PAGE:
Walz signs $240 million lead pipe removal bill
Minnesota lawmakers are committing hundreds of millions of dollars to get lead out of drinking water throughout Minnesota. Standing in front of the water treatment facility in St. Paul, Gov. Tim Walz signed a bill that would allocate $240 million toward removing and replacing lead pipes in homes across the state.
“We've got the opportunity with this money and a continued push to go forward is to maybe be one of the first states to totally eliminate lead from our systems, that would be a real goal," Walz said. “It all comes back to that bigger theme that makes Minnesota the best place to raise a child and to have a family.”
Even small amounts of lead exposure can have profound impacts on health, especially for young children. According to the Centers for Disease Control and Prevention, “[e]ven low levels of lead in blood have been shown to negatively affect a child’s intelligence, ability to pay attention, and academic achievement.”
Who pays to replace pipes depends on where you live. Generally, the pipe that runs from the water main to the sidewalk is the financial responsibility of the city, whereas a pipe from the sidewalk to the water meter is the responsibility of the homeowner.
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Though that’s not true for all cities. In Minneapolis, homeowners bear more of the cost, from the water main to the meter, according to Annika Bankston, director for the Minneapolis Division of Water Treatment and Distribution Services. She said this bill is a good start but that it will take significantly more funding to address the entirety of lead pipe removal and replacement in Minnesota’s biggest city.
“Minneapolis has approximately 47,000 private lead service lines. So the total estimated cost to replace all those service lines is actually around $350 million,” Bankston said.
While she said the city’s water is clean, and treated to help keep lead in a service line from dissolving in the water, the bill will help the city identify funding priorities for this first step. Likely starting with those most vulnerable to the harmful impacts of lead exposure, like at-home daycares, and then looking at providing underserved and low-income residents as well.
And that could be significant, since the cost to replace lead pipes is high, with estimates in the thousands. There can also be variability depending on how far a home is from the sidewalk or water main.
The city of St. Paul recently expanded efforts to cover the costs of lead line replacement. Speaking at the press conference, Mayor Melvin Carter said when they first began the program, “we started that sort of stepping out on faith, saying ‘we're not sure of the whole kind of staircase. But we're going to take the first step.’”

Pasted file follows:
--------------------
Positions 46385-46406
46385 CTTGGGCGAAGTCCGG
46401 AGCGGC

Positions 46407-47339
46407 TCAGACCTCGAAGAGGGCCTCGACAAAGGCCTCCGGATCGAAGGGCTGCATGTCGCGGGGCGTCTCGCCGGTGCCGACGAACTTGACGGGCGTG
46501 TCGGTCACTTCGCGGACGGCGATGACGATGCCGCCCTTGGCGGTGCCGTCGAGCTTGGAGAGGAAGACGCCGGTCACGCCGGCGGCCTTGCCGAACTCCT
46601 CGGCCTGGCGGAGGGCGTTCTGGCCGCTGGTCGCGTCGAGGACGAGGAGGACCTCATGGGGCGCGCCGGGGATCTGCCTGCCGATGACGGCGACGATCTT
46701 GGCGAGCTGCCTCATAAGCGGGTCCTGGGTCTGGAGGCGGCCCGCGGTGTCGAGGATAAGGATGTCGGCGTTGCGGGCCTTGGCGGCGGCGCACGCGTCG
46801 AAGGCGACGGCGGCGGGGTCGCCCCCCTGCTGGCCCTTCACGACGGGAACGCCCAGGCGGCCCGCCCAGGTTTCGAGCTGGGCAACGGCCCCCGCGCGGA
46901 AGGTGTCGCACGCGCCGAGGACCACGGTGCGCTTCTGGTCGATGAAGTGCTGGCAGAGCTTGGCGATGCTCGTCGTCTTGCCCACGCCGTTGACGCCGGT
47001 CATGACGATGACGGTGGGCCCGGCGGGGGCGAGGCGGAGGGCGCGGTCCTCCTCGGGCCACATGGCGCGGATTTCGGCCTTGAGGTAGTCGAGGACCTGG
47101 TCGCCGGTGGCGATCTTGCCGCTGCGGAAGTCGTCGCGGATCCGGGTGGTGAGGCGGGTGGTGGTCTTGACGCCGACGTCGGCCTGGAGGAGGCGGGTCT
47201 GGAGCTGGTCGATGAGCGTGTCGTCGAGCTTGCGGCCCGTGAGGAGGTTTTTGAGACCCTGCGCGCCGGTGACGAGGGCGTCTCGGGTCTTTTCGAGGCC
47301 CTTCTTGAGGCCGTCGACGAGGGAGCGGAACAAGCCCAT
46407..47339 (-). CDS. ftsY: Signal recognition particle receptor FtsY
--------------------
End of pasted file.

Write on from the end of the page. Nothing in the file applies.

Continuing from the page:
Now with the signing of this bill, Carter said state leaders are demonstrating that “we're not just going to do this in St. Paul, but statewide, we're going to make sure that every child and every family has clean drinking water.”
“We know that [replacing lead lines] is a cost prohibitive improvement that people need to take care of their health. And so, with this, homeowners will experience no cost for replacing the lead service line,” said Rep. Sydney Jordan, DFL-Minneapolis, who co-authored the House bill.
A 2019 report from the Minnesota Department of Health and the University of Minnesota found that it would cost the state more than $4 billion to get lead out of drinking water, but that the return on investment would be significant in terms of health outcomes. Jordan said the funding approved Tuesday would also help the state access additional federal dollars through the Infrastructure Investment and Jobs Act.
The bill also contains funding for cities to identify where these contaminated pipes are, and that they will get in touch with homeowners who need to have their systems replaced.
“Cities and utilities will let the customers know,” Jordan said. “I would look at a pipe and I would be like, ‘I think it looks like copper. I think it looks like lead, but I'm not sure.’ So it's up to the city to say, ‘Nope, Sydney, you definitely got one’ or ‘Nope, you're good to go.’”
Aside from the funding aspect, Bankston said there are other hurdles to getting pipes like these removed and replaced that could make the state’s goal to get rid of lead pipes in the next 10 years difficult.
“It is going to be challenging, just from workforce needs, materials needs and cooperation of property owners, quite frankly,” she said, also noting that Minnesota’s tempestuous seasons mean that work can only occur during certain months of the year.
Still, at the press conference Tuesday, state officials noted that this investment is a start. And one that they believe will have positive impacts in the long-run.
“This is the golden age of infrastructure,” Walz said. “From lead pipes to roads, bridges, transit, broadband, we're going to see investments over the next decade or so that we've not seen for a generation. And those are all good paying union jobs in Minnesota. These are skilled crafts. This is what builds our middle class.”
Officials with LIUNA Minnesota, a construction trades union at the event said they estimate the bill will create and maintain around 2,400 jobs annually over the next 10 years.